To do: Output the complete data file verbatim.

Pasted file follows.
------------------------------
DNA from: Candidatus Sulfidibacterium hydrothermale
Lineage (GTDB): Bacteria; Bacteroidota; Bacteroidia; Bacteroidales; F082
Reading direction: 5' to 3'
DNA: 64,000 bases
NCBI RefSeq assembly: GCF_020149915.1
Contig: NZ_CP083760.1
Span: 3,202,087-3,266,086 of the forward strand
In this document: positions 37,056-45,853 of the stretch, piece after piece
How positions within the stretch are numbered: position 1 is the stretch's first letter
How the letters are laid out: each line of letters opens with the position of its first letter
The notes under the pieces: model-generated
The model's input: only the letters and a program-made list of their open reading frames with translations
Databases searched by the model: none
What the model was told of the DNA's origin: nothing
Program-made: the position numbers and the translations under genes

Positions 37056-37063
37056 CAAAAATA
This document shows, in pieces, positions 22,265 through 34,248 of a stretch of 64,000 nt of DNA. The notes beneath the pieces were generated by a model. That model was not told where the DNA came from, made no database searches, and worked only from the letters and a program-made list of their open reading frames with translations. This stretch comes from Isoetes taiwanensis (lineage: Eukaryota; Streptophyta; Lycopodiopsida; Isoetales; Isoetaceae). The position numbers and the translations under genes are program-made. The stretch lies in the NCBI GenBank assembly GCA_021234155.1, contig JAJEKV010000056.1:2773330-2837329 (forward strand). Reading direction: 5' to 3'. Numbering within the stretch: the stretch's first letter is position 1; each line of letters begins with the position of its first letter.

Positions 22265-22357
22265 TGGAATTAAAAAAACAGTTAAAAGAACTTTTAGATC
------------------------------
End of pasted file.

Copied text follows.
DNA from: Candidatus Sulfidibacterium hydrothermale
Lineage (GTDB): Bacteria; Bacteroidota; Bacteroidia; Bacteroidales; F082
Reading direction: 5' to 3'
DNA: 64,000 bases
NCBI RefSeq assembly: GCF_020149915.1
Contig: NZ_CP083760.1
Span: 3,202,087-3,266,086 of the forward strand
In this document: positions 37,056-45,853 of the stretch, piece after piece
How positions within the stretch are numbered: position 1 is the stretch's first letter
How the letters are laid out: each line of letters opens with the position of its first letter
The notes under the pieces: model-generated
The model's input: only the letters and a program-made list of their open reading frames with translations
Databases searched by the model: none
What the model was told of the DNA's origin: nothing
Program-made: the position numbers and the translations under genes

Positions 37056-37063
37056 CAAAAATA
This document shows, in pieces, positions 22,265 through 34,248 of a stretch of 64,000 nt of DNA. The notes beneath the pieces were generated by a model. That model was not told where the DNA came from, made no database searches, and worked only from the letters and a program-made list of their open reading frames with translations. This stretch comes from Isoetes taiwanensis (lineage: Eukaryota; Streptophyta; Lycopodiopsida; Isoetales; Isoetaceae). The position numbers and the translations under genes are program-made. The stretch lies in the NCBI GenBank assembly GCA_021234155.1, contig JAJEKV010000056.1:2773330-2837329 (forward strand). Reading direction: 5' to 3'. Numbering within the stretch: the stretch's first letter is position 1; each line of letters begins with the position of its first letter.

Positions 22265-22357
22265 TGGAATTAAAAAAACAGTTAAAAGAACTTTTAGATC